How we interact with Ahpra

The relationship between the Health Complaints Commissioner (HCC) and the National Boards (and consequently between the HCC and AHPRA) is governed both by the National Law (external link) and by the Health Complaints Act 1995 (external link).  

If the complaint relates to a registered practitioner’s conduct, performance or health, we must notify the National Board of this (through Ahpra) as soon as practicable, and must give the Board a copy of the complaint, and other information.

Consultation then takes place between the National Board/Ahpra and the HCC to see if agreement can be reached as to whether the notification or complaint should be dealt with by the Board or by the HCC.

What is Ahpra?

Ahpra is the Australian Health Practitioner Regulation Agency (external link).

You can complain to either Ahpra or the Office of the Health Complaints Commissioner about a registered practitioner.

When we receive a complaint about a registered health practitioner we are required to notify Ahpra of the complaint.

Registered practitioners are those practitioners who are registered by a relevant Board so they can practise their profession in Australia.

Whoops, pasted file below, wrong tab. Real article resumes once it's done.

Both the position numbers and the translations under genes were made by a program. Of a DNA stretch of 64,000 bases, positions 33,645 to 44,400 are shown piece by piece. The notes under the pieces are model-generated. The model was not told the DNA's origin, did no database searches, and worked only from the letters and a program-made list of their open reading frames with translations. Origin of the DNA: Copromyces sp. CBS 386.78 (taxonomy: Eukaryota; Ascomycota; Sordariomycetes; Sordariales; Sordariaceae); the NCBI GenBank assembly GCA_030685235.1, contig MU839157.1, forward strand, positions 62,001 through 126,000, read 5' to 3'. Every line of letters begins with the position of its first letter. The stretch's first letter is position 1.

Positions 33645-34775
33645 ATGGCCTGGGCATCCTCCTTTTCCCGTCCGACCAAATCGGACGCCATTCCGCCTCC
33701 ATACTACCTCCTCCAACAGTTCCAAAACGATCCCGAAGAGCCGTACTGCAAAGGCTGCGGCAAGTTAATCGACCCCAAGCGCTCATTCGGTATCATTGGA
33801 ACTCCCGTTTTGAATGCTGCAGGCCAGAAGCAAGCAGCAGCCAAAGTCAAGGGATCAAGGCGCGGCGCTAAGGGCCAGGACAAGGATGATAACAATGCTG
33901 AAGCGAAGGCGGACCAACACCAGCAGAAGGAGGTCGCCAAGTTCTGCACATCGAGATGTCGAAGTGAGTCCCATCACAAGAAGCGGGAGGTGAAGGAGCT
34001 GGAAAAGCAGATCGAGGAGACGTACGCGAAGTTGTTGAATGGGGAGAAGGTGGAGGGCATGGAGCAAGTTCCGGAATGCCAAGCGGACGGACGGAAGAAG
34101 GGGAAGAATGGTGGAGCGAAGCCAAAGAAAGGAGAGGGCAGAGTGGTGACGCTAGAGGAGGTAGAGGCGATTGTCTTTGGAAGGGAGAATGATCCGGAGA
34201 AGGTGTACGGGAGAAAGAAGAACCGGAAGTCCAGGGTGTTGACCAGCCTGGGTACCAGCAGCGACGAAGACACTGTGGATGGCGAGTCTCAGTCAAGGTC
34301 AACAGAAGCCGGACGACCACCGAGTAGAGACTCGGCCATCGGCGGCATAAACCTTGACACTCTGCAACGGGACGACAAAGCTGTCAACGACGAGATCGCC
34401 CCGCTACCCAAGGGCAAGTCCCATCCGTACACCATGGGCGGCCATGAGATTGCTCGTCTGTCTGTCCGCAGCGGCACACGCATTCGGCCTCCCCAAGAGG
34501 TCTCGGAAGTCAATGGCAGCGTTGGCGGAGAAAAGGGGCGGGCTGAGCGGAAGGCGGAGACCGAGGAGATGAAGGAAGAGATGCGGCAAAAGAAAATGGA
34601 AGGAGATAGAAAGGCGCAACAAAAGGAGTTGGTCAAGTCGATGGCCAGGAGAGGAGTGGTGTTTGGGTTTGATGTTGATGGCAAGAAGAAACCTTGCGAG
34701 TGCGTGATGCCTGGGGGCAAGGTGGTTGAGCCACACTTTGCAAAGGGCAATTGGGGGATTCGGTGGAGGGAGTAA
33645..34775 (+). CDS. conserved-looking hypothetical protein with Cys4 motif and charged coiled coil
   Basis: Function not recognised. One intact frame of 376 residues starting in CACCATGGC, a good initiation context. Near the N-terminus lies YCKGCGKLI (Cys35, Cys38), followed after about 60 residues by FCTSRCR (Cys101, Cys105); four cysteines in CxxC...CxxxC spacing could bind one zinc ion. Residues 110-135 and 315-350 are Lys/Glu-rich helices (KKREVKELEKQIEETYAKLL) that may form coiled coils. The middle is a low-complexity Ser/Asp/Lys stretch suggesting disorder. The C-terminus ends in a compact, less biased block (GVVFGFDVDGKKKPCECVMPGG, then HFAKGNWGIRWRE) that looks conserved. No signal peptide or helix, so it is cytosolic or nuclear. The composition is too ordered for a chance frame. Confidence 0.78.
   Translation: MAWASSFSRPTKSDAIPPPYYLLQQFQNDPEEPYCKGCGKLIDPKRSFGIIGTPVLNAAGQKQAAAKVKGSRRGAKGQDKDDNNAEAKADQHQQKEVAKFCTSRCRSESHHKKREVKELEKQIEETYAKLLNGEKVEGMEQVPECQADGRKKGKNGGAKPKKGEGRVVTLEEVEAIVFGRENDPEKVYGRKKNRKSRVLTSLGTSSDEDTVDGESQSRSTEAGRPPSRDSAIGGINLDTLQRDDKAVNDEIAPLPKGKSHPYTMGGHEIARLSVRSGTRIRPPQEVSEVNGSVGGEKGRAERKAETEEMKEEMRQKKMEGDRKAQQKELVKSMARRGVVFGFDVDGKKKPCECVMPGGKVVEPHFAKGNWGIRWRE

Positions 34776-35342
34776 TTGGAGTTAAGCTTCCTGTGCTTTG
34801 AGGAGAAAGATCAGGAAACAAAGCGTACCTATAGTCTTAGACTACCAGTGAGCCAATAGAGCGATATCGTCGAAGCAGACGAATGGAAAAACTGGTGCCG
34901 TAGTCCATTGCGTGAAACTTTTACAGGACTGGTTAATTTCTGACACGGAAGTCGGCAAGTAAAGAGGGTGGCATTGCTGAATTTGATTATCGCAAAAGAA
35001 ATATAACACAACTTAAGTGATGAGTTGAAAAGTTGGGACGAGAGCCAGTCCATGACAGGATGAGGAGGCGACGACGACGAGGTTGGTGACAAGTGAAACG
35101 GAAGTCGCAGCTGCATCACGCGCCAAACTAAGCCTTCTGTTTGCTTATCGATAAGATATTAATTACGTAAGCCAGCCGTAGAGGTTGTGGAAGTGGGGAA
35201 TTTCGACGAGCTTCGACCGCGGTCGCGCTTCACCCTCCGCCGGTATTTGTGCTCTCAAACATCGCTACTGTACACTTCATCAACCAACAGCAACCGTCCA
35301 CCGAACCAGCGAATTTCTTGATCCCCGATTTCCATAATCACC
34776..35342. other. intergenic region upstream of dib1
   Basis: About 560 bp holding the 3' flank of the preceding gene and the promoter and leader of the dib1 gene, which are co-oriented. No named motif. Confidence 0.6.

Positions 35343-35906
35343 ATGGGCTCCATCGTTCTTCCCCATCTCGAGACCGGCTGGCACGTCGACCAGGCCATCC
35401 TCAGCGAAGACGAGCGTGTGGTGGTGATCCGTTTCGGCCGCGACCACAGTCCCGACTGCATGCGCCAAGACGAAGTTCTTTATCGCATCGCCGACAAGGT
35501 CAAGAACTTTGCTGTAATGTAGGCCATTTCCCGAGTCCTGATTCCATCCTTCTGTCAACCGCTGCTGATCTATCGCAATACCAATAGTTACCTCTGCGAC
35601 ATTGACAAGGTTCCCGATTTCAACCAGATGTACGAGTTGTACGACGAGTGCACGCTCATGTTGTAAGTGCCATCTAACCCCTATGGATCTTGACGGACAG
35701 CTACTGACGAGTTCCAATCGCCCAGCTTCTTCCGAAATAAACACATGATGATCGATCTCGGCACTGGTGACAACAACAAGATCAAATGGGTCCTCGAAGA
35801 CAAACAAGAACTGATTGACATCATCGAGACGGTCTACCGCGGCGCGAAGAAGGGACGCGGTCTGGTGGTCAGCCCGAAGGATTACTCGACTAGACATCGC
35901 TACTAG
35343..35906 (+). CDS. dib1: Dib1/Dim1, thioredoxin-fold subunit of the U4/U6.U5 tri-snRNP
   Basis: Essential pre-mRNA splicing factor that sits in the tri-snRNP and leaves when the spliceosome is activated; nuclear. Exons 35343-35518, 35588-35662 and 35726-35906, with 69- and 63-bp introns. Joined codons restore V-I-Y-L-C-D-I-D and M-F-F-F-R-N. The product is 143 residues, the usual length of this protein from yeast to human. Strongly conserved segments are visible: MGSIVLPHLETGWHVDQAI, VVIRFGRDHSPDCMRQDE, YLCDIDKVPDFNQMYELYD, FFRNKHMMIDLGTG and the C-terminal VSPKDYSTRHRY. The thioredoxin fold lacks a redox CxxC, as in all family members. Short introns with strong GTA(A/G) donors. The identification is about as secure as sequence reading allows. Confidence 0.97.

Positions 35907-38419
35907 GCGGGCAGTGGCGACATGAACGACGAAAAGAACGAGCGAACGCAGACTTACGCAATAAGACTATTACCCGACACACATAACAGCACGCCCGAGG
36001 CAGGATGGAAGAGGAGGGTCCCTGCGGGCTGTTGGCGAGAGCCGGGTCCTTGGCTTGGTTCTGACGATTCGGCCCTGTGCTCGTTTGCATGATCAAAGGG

There are currently 15 National Boards (external link)

The primary role of the relevant Board is to protect the public. The Boards are also responsible for registering practitioners and students, as well as other functions, for their professions.

Sometimes when we notify Ahpra of the complaint, it may decide to manage part of the complaint or all of the complaint.

The Board will act to protect the public if:

  • a practitioner’s behaviour is placing the public at risk
  • a practitioner is practising their profession in an unsafe way
  • a practitioner’s ability to make safe judgments about their patients might be impaired because of their health

We will keep you advised of the notification to Ahpra and what decision has been made.

Updated: 28th April 2021